Is my pup ready to be a dog about town?

Your dog is an important part of your family and it’s natural to want to bring them along. But it is important to remember that when you take your dog out to lunch or to a pet-friendly event, it needs to be fun for you, your dog, and the people around you. Before you and your dog venture out for your dinner date, make sure you can check all of these items off the list:

Your dog should be able to:

  • Walk politely on a leash
  • Not approach and stay calm while another dog walks by
  • Not approach and stay calm while a human walks by
  • Be able to greet a stranger politely
  • Settle quietly in public spaces
  • Be comfortable with new places and experiences
  • Follow basic obedience cues like
    • wait
    • down/settle
    • come
    • watch me

If your dog struggles with any of these behaviors, a dog-friendly outing is probably not a good fit for them right now.

The behaviors below are definite disqualifiers and should not be ignored. Some behaviors are best addressed with a certified trainer:

  • Barking or lunging at people or other dogs
  • Easily distracted and unable to focus and follow instructions
  • Have not received any basic training
  • Are anxious or fearful in new places or with new things
  • A history of biting or snapping at people or dogs
  • Are impolite or overly excited meeting new people or other dogs
  • Are not able to settle in a variety of environments

Safety, for you, your dog, and those around you, is always the #1 priority. If your dog is showing any of these behaviors or you just aren’t sure if your dog is ready, don’t just “give it a try”. That can be a terrible experience for you and your dog and can even do long-term damage. Try the things below instead:

Start slowly with short, simple trips.
If you aren’t able to take a short, peaceful walk around the block, that outing to the dog-friendly farmer’s market probably isn’t going to go well. Take your time to work on the basics in an easier environment like your own neighborhood or even just your own front yard before asking your dog to handle an environment with so many more challenges.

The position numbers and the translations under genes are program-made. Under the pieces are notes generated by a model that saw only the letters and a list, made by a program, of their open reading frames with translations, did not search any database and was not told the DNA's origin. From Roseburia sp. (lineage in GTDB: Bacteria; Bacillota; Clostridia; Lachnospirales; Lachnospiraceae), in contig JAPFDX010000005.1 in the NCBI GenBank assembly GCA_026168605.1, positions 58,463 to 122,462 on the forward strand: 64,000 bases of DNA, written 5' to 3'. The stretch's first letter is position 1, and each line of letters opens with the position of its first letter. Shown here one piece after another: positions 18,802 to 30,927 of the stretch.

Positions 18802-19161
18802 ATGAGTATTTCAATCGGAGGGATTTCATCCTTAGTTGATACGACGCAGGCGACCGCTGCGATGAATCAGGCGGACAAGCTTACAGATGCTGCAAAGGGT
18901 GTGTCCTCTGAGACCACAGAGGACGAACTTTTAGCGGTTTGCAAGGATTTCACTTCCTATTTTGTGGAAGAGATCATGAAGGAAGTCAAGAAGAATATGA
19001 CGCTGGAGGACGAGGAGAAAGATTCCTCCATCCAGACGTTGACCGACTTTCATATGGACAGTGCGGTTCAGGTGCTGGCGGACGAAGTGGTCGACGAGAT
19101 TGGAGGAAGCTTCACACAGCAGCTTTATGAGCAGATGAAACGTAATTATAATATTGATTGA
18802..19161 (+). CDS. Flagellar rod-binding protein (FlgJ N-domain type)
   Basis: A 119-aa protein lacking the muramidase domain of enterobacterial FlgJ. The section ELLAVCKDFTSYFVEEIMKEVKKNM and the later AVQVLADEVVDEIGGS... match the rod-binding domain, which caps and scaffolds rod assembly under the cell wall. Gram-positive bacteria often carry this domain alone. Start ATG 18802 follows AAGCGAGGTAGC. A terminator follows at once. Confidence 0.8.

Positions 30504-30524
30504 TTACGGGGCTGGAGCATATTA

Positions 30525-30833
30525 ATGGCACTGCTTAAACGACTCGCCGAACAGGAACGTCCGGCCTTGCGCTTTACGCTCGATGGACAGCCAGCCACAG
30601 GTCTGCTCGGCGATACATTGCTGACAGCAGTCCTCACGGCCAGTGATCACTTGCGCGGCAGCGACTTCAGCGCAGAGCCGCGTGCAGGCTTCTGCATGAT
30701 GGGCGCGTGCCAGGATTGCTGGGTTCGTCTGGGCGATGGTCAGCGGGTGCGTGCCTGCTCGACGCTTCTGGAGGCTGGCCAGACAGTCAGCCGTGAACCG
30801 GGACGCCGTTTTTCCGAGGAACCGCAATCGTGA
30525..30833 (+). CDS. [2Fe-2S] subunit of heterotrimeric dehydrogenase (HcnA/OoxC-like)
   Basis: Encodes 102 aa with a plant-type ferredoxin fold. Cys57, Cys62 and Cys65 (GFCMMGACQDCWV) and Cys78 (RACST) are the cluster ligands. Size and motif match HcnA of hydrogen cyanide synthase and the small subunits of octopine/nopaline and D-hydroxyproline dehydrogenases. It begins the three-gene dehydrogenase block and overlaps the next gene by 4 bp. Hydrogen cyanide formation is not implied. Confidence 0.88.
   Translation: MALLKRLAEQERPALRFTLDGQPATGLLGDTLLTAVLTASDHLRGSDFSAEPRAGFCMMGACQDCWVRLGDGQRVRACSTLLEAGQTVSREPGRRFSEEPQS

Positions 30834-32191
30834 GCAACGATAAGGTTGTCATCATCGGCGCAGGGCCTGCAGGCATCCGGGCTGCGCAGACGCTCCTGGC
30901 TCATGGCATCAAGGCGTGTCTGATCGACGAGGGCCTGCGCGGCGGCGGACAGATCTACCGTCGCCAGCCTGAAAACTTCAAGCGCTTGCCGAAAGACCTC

Spend time watching the world go by.
A lot of outings for our dogs are spent sitting and watching quietly as the world buzzes around them. Believe it or not, this is something that takes practice. Imagine taking a two-year-old human out and expecting them to settle quietly while you’re enjoying your drink. It is a lot to ask! Take some time to train and practice in a safe environment. Go to a quiet park, sit on a bench, or even just sit out on your front porch.

Work with a qualified trainer.
We all went to school. Our dogs need an education too! There is a lot to learn about human world and navigating it with grace takes time, patience, and practice. If any of the necessary skills listed above seem like a lot to expect from your dog right now, a qualified trainer can make all the difference. They can also help you determine what your dog is and is not ready for. If in doubt, listen to your dog and don’t push it. Start easy and build on your skills from there. A good trainer can show you how.

**Resources for finding a qualified trainer available below

Not every dog is cut out to go out.
For some dogs, spending time out in the world in close proximity to lots of people, other dogs, and a world full of the unexpected is just not their deal. And that’s ok! The world can be a scary and overwhelming place for some dogs and not every situation is a great fit for every dog. But that doesn’t mean there aren’t plenty of things you can do together. Know your dog and find the things that are peaceful and enjoyable for both or you. Letting your dog set the pace will set both of you up for success.

**When searching for a trainer, always make sure they are certified and insured. You can find qualified science-based trainers with recognized and respected certifications through the Certification Council for Professional Dog Trainers (CCPDT), Pet Professionals Guild (PPG) and the International Association of Animal Behavior Consultants (IAABC).

Are you looking for a qualified trainer? Your Dog-Friendly Consultant might also be able to help! Don’t hesitate to contact us if there is anything we can do for you.

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